onchange event or the form's
onsubmit event. You would store some regex and/or maximum characters. Then, when you need to validate it, you'd need to run the inputs' value properties against these.
However, I recently found that HTML's own
<input> can take its own
<label for='scream-content'>Enter something to scream:</label> <input id='scream-content' type='text' pattern='[A-Z]+'/>
Here is a codepen if you want to poke around:
Here, if the user enters an invalid pattern (i.e. one with lower-case letters), the UI would to show that the input is invalid. In the above plain HTML example, different browsers would handle this differently (won't cover how, but open this Codepen in other browsers and have a look). It was easy to just add a couple extra attributes to make sure the user fills in the form correctly:
title gives the user a description of the requested pattern;
required makes sure the user doesn't submit the form without entering a value. The form also avoids sending the data to the server when the entire form is invalid.
But then let's say you want to streamline designs between browsers. In a real-world scenario, a company might want to fine tune their own journey with custom details.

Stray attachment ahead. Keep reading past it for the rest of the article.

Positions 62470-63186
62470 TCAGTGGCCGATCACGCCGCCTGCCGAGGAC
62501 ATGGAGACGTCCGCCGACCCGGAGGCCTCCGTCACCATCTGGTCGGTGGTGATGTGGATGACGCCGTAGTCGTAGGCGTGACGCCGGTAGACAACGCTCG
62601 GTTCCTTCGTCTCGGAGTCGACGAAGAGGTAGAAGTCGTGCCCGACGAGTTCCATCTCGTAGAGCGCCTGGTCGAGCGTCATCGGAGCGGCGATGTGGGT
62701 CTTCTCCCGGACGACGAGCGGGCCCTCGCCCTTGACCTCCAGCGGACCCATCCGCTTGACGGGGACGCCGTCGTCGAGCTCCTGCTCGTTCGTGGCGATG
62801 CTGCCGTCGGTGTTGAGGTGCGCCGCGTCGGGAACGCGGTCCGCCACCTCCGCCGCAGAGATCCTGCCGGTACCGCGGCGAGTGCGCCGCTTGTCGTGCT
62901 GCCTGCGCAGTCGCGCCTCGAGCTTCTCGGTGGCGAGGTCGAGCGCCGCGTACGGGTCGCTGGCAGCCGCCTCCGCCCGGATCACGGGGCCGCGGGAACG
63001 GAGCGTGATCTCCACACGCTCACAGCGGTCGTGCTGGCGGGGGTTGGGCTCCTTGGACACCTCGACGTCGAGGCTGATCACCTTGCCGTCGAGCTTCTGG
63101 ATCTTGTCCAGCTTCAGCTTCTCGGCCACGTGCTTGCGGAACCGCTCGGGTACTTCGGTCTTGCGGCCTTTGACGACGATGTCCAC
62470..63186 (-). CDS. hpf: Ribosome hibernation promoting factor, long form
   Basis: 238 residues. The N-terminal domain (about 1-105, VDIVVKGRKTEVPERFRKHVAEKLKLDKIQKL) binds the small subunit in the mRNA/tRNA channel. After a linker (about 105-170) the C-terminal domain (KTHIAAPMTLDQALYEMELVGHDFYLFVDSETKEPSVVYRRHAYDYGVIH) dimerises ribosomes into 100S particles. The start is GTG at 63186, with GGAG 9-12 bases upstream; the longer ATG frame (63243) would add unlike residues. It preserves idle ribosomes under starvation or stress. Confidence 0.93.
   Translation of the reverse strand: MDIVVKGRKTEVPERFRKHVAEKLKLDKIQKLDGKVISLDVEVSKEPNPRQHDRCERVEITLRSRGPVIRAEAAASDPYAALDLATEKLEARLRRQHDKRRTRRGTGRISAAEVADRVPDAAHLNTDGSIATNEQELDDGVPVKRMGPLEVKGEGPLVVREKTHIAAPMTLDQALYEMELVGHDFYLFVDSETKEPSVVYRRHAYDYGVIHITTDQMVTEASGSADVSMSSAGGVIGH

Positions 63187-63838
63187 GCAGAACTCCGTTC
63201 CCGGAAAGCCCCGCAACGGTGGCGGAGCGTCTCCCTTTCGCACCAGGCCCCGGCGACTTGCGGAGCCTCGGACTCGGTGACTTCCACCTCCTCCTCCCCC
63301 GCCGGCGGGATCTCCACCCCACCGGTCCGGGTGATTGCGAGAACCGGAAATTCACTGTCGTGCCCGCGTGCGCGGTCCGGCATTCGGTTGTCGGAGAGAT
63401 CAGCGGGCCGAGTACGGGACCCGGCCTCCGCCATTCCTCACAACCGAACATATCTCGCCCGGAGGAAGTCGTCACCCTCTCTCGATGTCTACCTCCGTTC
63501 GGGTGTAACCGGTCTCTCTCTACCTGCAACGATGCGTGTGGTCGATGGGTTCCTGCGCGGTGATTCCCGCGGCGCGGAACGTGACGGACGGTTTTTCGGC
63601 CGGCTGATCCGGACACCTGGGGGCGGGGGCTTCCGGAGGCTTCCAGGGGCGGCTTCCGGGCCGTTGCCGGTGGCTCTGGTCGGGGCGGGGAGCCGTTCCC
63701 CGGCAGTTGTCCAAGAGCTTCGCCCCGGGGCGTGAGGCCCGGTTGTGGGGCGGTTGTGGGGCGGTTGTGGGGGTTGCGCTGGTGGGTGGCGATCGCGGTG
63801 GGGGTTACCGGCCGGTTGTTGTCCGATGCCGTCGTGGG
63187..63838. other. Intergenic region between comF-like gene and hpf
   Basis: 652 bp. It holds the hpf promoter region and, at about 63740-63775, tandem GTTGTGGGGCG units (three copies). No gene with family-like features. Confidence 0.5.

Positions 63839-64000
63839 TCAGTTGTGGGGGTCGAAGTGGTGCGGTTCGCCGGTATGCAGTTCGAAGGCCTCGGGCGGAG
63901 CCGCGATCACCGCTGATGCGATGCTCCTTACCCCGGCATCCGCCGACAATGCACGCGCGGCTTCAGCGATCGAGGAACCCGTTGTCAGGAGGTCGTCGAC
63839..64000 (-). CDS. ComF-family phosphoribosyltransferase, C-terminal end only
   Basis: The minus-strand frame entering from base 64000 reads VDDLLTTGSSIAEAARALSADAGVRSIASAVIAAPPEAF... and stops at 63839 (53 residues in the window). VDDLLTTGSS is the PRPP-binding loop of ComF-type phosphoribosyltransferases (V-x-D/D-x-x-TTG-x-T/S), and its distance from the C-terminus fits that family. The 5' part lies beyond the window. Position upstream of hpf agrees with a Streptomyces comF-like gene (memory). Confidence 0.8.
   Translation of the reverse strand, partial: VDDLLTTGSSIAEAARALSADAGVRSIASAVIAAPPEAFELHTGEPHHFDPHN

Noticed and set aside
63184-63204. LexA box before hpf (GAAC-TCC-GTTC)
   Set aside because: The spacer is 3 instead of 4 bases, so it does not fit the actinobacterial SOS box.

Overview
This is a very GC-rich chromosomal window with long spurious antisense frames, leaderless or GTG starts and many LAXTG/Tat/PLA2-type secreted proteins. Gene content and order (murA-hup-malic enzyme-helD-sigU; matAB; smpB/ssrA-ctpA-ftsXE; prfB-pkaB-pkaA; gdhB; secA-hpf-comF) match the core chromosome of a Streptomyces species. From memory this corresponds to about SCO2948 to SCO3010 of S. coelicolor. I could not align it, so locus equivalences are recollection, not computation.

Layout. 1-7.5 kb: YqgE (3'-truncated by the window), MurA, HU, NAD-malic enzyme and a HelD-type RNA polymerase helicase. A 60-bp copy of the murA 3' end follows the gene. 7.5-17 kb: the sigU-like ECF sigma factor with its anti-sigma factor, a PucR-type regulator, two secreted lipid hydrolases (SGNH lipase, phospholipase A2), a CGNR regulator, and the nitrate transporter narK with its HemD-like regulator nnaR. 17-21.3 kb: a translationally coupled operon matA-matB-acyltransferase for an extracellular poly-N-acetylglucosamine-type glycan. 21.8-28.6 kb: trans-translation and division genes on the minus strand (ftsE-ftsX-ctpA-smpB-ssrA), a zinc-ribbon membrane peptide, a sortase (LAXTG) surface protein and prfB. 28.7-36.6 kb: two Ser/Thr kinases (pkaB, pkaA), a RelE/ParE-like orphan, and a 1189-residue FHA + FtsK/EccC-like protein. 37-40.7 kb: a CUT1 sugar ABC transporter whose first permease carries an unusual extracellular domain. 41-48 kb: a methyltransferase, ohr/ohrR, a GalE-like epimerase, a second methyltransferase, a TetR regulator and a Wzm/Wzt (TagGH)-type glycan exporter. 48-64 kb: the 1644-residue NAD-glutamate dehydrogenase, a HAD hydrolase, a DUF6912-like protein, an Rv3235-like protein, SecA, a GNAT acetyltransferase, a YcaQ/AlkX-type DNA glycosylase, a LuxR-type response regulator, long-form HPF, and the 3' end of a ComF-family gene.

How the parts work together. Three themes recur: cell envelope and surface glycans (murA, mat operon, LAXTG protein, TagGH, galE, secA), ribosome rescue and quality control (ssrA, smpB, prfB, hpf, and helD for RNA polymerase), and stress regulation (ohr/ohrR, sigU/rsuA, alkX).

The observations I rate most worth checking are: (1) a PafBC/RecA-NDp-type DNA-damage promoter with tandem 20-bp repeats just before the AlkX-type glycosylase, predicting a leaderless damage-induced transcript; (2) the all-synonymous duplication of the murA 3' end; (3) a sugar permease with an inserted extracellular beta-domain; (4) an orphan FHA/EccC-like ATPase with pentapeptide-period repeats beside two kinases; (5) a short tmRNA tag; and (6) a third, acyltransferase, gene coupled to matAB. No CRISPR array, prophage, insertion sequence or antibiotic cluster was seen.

<form> element that we don't need it to handle validation by giving it a
novalidate attribute. Instead, we will manually intercept the form's
onsubmit event with an EventListener.
I learned here that the
formElement interface actually has some helpful methods to do with formValidation. (See them here) Here we'll use the
elements method to get access to all its elements, then on each one, we check their validity with the
As an aside, the validity property is really powerful as it returns a whole Validity State of the input element. This is useful if you need to specify the error that is actually happening. E.g. whether the field is required but empty, whether the field currently has an invalid value, or even if the value is too long or too short!
Some logic is added to remove the error class if the field is actually valid and to check if a previously invalid field is still invalid (in which case, just leave it). The loop is directed to
continue after the element is dealt with so validation can resume on the rest of the elements.
By adding the error class to the input, we can streamline designs between different browsers, for example by adding a solid red border to invalid fields, rather than just rely on the in-built browser behaviour.